One simple Facebook request changed Mel Bound’s life. When she posted a call-out for someone to run with on a group for Bristol mums, she sparked a movement that would end up reaching thousands of women.
“I put up a post and just said, ‘I need to do something. I’m really scared to start but I’m going to start. I’m going to put Lyla to bed on Wednesday night and then I’m going to the park. If anyone’s feeling the same, then just turn up.” When Mel arrived at the park that evening, there were 75 women waiting for her.
Fast forward a couple of years and Mel, 43, is heading up This Mum Runs, a movement which supports mothers to meet up and run together. Managing the organisation has become Mel’s full-time job, as she coordinates the group’s network of Runmakers – women trained to help mothers start and keep running. There are now around 4,000 people running with This Mum Runs throughout Bristol and Bath, and there are plans to expand.
Passionate about running
Speaking to Mel it’s obvious that, having rediscovered her own love of running, she is passionate about spreading the message to other women who may lack the confidence or time to start. Losing running had a huge impact on Mel, as it had been such a big part of her life. “I absolutely loved running the minute I started doing it – I just loved the feeling of it. I’ve got this really clear memory of my first ever race when I was 10. It was only a couple of miles, not even that, but I remember being on the start line and how it felt to finish, and that just stayed with me my whole life.”
Mel’s running went everywhere with her: through busy years living and working in London, and travelling around Africa in her early 20s. But once she had children, her running took a back seat. “I was knackered and didn’t have any time,” she says. The situation was compounded when she slipped a disc and needed surgery on her back, meaning she simply couldn’t run . She ended up afraid to run in case she became injured again. The effect, for someone who loved her sport so much, was not good. “It was a combination of having a baby, having slight postnatal depression, having surgery, all of the painkillers, being in chronic pain for 18 months – it changed me as a person. I knew I had to do something about it.”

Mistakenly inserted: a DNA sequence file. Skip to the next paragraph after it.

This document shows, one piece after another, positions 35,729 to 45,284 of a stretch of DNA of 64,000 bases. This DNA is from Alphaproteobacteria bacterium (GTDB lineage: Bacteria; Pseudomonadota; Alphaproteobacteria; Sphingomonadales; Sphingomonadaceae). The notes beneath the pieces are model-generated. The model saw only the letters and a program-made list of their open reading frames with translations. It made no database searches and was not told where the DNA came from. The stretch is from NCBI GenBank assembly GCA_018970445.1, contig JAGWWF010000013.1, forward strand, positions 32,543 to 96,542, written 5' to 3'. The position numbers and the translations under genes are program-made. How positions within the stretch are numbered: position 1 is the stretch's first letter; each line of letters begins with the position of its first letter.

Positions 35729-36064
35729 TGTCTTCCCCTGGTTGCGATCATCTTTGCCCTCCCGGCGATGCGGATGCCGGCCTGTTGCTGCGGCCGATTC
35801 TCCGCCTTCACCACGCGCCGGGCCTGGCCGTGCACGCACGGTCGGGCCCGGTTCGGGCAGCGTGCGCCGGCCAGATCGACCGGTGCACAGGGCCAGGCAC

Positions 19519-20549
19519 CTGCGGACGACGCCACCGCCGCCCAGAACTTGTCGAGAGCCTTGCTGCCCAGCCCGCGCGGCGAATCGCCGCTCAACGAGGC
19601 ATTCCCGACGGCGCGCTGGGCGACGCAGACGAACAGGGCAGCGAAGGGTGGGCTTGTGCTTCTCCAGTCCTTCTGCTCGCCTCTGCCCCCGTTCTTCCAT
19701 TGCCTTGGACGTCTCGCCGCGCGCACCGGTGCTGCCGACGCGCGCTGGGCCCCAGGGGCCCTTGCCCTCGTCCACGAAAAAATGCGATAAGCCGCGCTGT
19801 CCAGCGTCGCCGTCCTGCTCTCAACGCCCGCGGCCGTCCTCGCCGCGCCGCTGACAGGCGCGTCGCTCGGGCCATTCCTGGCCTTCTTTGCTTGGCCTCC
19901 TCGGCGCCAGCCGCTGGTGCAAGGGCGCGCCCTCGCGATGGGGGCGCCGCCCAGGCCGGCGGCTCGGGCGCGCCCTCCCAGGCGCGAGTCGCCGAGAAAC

But it was a comment from her personal trainer that led to Mel’s fateful Facebook post. “I had a year of rehab [after surgery] and I had a personal trainer who said to me, ‘You’re someone that needs to move. You’re going to have to be brave and do it.’”
This Mum Runs
Motherhood had changed Mel’s world, and she felt out of touch with the people she’d exercised with before, so she decided that the only way she’d manage was if she found other mums to run with – leading to that first meeting in the park in October 2014. Mel set up a Facebook group so the running mums could stay in touch, and organise weekly runs. Gradually, women in other parts of Bristol asked if they could do the same, so the programme expanded. Within a few weeks, there were around 250 women running with This Mum Runs.
Six months later – by April 2015 – Mel realised she needed to expand the remit. “When we started, the people who came along could run two or three miles,” she says. “We had this thing that if you’re on a run, you post a selfie. In January last year, one of the mums got a post that said, ‘It’s really lovely seeing all your posts but I can’t come to your runs, because I can’t even run to the end of my road.’ I didn’t realise there were people in our community who were feeling like they couldn’t come. They were talking about meeting in the park with a running book to try to work it out.” Mel realised she could help.
Now This Mum Runs offers Couch to 5K courses and programmes for women who are ready to run further, and is trialling strength and flexibility classes for its members. This year, Mel aims to expand the programme to four new locations. However, she’s keen to ensure that women have a consistently good experience with This Mum Runs, no matter how much it expands.
Although This Mum Runs members are united by the fact that they have children – Mel herself is mum to Lyla, now six, and Rafferty, two – it’s often the last thing that comes up when they run. “Everyone understands that you’re knackered, you might have had a tough day juggling loads of stuff, but you don’t necessarily want to talk about it. You don’t need to spend a whole run talking about nappies and weaning.”
There is no doubt that Mel gets a real kick from her work. “It’s the most rewarding thing I have ever done,” she says. “I know how much of a difference running has made to my life and seeing how much difference it makes for women who have never believed they could start running, seeing them make that journey to thinking of themselves as runners is unbelievably rewarding. It’s given me back my own running and my identity. And it’s almost like it’s a piece that’s always been missing from my working life – making a bit of a difference to people.”